With many parents and students losing faith in China’s rigorous and high-pressure education system, alternative models of schools are gaining popularity. Johan Nylander reports for CNN on the rise of Waldorf and Montessori schools, many of which open to fill growing demand before they have met qualifications or trained teachers:
Urban Chinese families are particularly invested in their children’s education. Don Starr, a lecturer at Britain’s Durham University, points out in a research paper that these families spend more than 30% of their household income on their children’s education, compared to 2% in the UK.
But the “tiger mom, wolf dad” approach to education is not without consequence. Chinese youth suffer higher levels of depression and lower self-esteem than their peers elsewhere. Last autumn, a 10-year-old boy in the city of Chengdu reportedly jumped 30 floors to his death after failing to write a 1,000-word letter of self-criticism demanded by his teacher.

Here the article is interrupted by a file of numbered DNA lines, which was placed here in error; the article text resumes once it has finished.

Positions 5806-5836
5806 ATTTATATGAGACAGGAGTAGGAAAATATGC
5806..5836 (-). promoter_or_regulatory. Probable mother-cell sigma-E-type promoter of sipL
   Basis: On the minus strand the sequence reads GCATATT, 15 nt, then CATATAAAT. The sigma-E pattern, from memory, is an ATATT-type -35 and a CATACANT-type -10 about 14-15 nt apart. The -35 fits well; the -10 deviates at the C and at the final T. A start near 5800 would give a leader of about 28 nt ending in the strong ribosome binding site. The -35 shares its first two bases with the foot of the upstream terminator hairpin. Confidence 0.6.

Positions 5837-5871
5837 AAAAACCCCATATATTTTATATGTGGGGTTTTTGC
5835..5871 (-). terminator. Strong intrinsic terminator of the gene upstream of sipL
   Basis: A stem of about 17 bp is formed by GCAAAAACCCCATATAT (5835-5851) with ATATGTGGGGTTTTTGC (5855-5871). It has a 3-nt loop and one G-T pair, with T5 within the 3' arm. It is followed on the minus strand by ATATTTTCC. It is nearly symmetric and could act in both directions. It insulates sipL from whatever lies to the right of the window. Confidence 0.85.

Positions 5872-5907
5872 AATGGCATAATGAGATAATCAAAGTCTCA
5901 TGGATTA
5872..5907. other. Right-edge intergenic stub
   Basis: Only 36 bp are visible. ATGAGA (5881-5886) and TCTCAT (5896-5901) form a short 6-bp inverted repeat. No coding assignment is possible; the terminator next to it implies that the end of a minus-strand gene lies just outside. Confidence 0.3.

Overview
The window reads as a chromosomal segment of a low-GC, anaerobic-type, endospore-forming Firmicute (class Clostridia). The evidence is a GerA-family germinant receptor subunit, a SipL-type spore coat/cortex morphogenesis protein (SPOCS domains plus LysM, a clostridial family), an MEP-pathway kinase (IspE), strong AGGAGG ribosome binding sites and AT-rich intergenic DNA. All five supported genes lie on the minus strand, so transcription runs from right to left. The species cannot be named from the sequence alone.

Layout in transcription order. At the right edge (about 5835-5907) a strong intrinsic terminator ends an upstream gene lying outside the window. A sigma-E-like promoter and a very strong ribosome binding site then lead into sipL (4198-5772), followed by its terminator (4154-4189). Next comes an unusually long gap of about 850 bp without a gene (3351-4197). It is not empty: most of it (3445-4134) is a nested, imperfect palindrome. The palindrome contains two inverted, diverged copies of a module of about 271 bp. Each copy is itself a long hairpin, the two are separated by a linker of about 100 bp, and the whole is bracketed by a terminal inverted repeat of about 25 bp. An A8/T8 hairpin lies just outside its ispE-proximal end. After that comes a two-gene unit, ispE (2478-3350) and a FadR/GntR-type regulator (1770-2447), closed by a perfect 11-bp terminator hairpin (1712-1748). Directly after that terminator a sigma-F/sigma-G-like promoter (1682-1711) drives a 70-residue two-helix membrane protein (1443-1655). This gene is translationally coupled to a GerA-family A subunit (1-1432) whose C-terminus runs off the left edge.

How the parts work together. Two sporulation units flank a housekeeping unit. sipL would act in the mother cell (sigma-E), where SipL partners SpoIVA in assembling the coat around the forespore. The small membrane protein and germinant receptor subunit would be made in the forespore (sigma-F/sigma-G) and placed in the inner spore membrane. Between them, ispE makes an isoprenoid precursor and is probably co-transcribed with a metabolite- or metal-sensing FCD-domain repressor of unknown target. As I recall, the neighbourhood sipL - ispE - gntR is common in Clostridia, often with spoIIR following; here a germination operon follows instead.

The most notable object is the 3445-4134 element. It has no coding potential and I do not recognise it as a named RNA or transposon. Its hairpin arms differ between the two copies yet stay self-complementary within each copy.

Perhaps in reaction to this phenomenon, China has seen a major expansion of alternative teaching establishments. These schools emphasize a holistic approach to education and use qualitative assessment methods, especially for kindergarten and primary school students.
While there are no official figures for the current number of alternative schools in China, headmaster Wei estimates that some 40 schools and as many as 500 kindergartens operate across the country. His own primary school and three kindergartens in Guangzhou have about 300 students, each paying CNY40,000 (US$6,500) a year, with 300 more queuing to get in. [Source]
See also an earlier report from Ian Johnson in the New Yorker about Waldorf schools in China.